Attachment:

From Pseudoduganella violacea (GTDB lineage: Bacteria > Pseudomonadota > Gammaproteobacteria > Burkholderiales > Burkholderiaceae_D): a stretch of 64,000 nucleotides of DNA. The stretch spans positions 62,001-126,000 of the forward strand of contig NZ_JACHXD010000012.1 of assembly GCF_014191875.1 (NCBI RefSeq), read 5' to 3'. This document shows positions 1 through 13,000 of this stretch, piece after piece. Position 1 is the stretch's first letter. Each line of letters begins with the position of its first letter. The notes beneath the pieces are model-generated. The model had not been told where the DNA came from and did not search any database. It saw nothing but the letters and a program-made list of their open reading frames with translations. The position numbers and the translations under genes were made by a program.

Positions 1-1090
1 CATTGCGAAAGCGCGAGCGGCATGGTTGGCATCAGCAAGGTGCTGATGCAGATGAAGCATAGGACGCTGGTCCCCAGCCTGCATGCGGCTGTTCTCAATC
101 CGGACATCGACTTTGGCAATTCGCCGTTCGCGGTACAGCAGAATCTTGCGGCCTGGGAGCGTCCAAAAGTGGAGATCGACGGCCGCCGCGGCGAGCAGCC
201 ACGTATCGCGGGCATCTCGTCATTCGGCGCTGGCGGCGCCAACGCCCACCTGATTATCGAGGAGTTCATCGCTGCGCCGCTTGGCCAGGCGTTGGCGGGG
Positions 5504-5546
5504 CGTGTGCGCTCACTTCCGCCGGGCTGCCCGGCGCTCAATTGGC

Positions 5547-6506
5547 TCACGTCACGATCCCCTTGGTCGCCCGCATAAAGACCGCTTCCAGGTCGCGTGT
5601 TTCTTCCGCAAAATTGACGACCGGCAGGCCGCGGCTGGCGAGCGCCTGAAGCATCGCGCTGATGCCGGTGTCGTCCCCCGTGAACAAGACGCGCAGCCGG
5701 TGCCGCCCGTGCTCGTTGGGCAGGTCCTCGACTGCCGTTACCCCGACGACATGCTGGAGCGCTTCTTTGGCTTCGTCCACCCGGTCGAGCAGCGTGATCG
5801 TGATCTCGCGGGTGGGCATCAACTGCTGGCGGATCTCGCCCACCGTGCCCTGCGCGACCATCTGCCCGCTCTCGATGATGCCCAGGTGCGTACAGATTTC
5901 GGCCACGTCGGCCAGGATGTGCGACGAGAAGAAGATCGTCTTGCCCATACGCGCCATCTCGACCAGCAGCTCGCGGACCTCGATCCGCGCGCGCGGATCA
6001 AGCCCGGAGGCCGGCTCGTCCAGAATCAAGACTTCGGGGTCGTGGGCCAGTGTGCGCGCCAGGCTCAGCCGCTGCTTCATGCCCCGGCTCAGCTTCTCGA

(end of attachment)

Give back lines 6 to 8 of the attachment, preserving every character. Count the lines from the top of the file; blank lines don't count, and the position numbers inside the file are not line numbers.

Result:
Positions 5504-5546
5504 CGTGTGCGCTCACTTCCGCCGGGCTGCCCGGCGCTCAATTGGC

Positions 5547-6506